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Emergency Services Team
SEYMOUR JOHNSON AIR FORCE BASE, N.C. -- Senior Airman Mike Garrison runs a mile during the Emergency Services Team try-outs March 30, 2011. Airman Garrison is a member of the 4th Security Forces Squadron and hails from Lexington. (U.S. Air Force photo/Senior Airman Gino Reyes)(Released)
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SFS keeps it old school with EST

Posted 4/7/2011   Updated 4/7/2011 Email story   Print story

    


by Senior Airman Marissa Tucker
4th Fighter Wing Public Affairs


4/7/2011 - SEYMOUR JOHNSON AIR FORCE BASE, N.C. -- Airmen from Seymour Johnson paid homage to all past and present defenders as they competed for a spot on an emergency response team March 31.

On the last and arguably nastiest day of March due to weather conditions, 13 defenders competed in a grueling competition for a spot on the newly formed Emergency Services Team. The elite squad of security forces Airmen will receive specialized training on the successful resolution of high risk situations, said Tech. Sgt. Randall Mello, 4th Security Forces Squadron noncommissioned officer in charge of plans and training.

"The EST is the military equivalent to a civilian Special Weapons and Tactics team, where defenders will receive specialized training and be imbedded into the various flights," he said. "I am really excited to see this come back. It's part of the security forces heritage."

Emergency Services Teams require the best of the best, due to the severity of the situations they may be called to neutralize.

"Tactical proficiency is a top priority for all defenders," said Chief Master Sgt. Jennifer Kersey, 4th SFS superintendent. "Being able to provide 4th Fighter Wing leadership with the most tactically proficient force is a priority for Maj. Jim Alves [4th SFS commander] and I. In preparing for EST tryouts, we encouraged Sergeant Mello, the EST team leader, to challenge our Airmen and ensure we are able to neutralize any threat to the personnel and resources assigned to Seymour Johnson Air Force Base. This training opportunity highlights the need for a dedicated response force to meet our commander's intent."

Sergeant Mello, a career security forces Airman is well rounded in the field and has attended Federal Air Marshall school, Army Air Assault school, Republic of Korea Ranger school and Phoenix Raven training. He is eager and prepared to train and lead a new generation of defenders to excellence.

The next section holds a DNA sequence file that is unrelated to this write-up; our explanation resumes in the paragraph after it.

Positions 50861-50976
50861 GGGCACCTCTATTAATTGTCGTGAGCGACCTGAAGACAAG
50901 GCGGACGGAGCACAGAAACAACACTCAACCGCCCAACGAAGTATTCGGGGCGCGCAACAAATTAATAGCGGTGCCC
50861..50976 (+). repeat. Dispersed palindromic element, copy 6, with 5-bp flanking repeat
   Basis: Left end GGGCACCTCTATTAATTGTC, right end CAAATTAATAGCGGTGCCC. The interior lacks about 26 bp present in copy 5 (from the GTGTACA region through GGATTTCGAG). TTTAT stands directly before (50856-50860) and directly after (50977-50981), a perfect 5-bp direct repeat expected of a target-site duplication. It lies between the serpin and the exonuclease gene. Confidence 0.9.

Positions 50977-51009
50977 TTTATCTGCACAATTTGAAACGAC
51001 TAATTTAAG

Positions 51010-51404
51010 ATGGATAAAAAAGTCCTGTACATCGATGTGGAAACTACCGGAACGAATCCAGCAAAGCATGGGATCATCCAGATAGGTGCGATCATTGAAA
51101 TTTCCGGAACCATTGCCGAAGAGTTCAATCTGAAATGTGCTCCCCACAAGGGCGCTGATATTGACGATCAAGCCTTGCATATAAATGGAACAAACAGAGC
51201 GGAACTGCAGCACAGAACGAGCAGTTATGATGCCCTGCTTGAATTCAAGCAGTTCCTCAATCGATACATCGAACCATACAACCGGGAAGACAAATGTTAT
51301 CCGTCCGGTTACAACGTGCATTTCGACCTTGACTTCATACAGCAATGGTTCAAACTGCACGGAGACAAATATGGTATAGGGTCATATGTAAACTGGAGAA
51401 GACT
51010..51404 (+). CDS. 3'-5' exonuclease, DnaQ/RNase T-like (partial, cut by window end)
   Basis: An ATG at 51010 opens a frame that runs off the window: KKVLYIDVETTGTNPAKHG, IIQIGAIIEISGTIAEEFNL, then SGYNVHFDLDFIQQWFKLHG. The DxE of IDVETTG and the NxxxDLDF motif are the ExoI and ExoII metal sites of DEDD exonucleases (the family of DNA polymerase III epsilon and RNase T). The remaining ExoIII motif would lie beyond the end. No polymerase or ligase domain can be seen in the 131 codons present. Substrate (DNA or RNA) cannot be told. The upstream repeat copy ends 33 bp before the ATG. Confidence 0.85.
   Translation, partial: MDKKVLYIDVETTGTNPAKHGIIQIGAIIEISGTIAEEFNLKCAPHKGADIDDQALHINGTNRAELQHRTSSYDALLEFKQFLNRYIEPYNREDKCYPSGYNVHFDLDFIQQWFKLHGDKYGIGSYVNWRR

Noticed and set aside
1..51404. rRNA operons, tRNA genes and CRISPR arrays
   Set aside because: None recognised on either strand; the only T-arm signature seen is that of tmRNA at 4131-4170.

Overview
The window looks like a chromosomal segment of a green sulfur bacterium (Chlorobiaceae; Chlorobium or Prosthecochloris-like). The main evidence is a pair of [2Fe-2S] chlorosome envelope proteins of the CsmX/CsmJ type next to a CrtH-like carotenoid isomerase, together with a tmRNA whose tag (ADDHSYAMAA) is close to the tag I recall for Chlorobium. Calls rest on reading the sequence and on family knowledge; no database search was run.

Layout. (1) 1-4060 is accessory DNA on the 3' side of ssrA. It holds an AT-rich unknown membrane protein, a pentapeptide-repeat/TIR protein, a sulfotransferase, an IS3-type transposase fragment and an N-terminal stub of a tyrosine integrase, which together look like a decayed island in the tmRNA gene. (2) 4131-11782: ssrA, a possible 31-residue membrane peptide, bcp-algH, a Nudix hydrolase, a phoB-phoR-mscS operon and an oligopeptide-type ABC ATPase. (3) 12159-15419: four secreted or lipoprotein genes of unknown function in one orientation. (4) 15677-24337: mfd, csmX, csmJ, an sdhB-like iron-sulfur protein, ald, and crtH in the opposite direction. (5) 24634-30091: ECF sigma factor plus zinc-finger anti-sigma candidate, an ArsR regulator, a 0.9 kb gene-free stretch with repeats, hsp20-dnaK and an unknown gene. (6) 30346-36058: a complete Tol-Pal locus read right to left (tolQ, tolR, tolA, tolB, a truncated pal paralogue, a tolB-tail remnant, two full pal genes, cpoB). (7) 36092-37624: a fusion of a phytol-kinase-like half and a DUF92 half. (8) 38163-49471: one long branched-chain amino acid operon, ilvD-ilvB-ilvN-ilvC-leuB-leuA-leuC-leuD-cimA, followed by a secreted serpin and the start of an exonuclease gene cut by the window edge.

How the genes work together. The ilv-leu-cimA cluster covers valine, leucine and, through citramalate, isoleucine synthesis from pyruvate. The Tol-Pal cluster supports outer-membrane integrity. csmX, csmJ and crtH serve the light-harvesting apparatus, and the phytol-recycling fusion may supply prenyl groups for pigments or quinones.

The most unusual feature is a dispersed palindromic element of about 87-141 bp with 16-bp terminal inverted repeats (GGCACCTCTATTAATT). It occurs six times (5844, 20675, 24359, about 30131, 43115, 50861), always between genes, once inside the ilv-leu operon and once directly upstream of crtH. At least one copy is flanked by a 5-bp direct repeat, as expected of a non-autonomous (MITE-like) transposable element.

"What makes the re-formation of this team here so important is the history behind it," Sergeant Mello said. "When I was new in the Air Force, it was an honor to be a part of an EST. It's what defenders strived to achieve. We want to do that for our Airmen here because they deserve every opportunity available."

The EST is a capability that must be quickly available to the base's security forces, said Maj. Jim Alves, 4th SFS commander. Currently, the base relies on the Goldsboro Police Department and Wayne County Sheriff's department to provide a SWAT team, should the need arise.

"By standing up an EST internal to our squadron, it would assist in providing that quick capability. Additionally, it ensures the team is fully aware of the additional emergency response resources we already have available on base," Major Alves said. "Having an EST available gives those Airmen who would like to hone their tactical response and weapons training an avenue to do so. While I expect excellence out of my entire squadron, having an EST also allows my Airmen to receive that training, so they are able to perform above and beyond their peers."

The defenders competing for a spot on the team completed a four-part challenge including a one-mile run, with the last part of the run in a gas mask, an obstacle course including a low crawl made even nastier due to the weather, timed sit-ups and push-ups, a shooting course at the combat arms training and management range and lastly, they had to take down a "perpetrator," played by NCOs in the squadron.

Emotions were high among the competing Airmen. During the safety briefing, some could not wait to begin and others looked a bit wary of the situation. But when the call came to begin, all doubts were wiped away as each defender grabbed their rubber M-16 and walked out into the rain to begin.

Senior Airman Hanna Kim, 4th SFS patrolman, had her game face on early as the only female defender in the group.

"I wanted to do this to show that not only males can do this," she said. "Women can do this too."

Gender was of no issue in the selection of the EST, as all defenders were given the opportunity to compete for the team and completed the same course. By the end, after being soaking wet and freezing for almost two hours, all participants seemed relieved it was over and also gave an air of camaraderie, as they cheered each other on until the finish.

"I really wanted to do this to do something different, and just to see if I could," said Senior Airman Rafael Figueroa, 4th SFS patrolman. "I think most of us are here to just support each other."

In total, all 13 Airmen who competed made the team, which is in its infancy as the 4th SFS is preparing and creating training opportunities to create the best EST in the Air Force.

"I'm proud of all of my defenders for what they do every day, however the defenders who tried out for the base's EST really brought the fight today and simply blew me away with their dedication," Major Alves said. "Though my defenders who went through the tryouts think it was the toughest thing they have ever done; to me that's the easy part. The real tough part will be the continual training they are going to have to go through to ensure the wing commander has a fully-capable EST able to bring the fight to any base adversaries."



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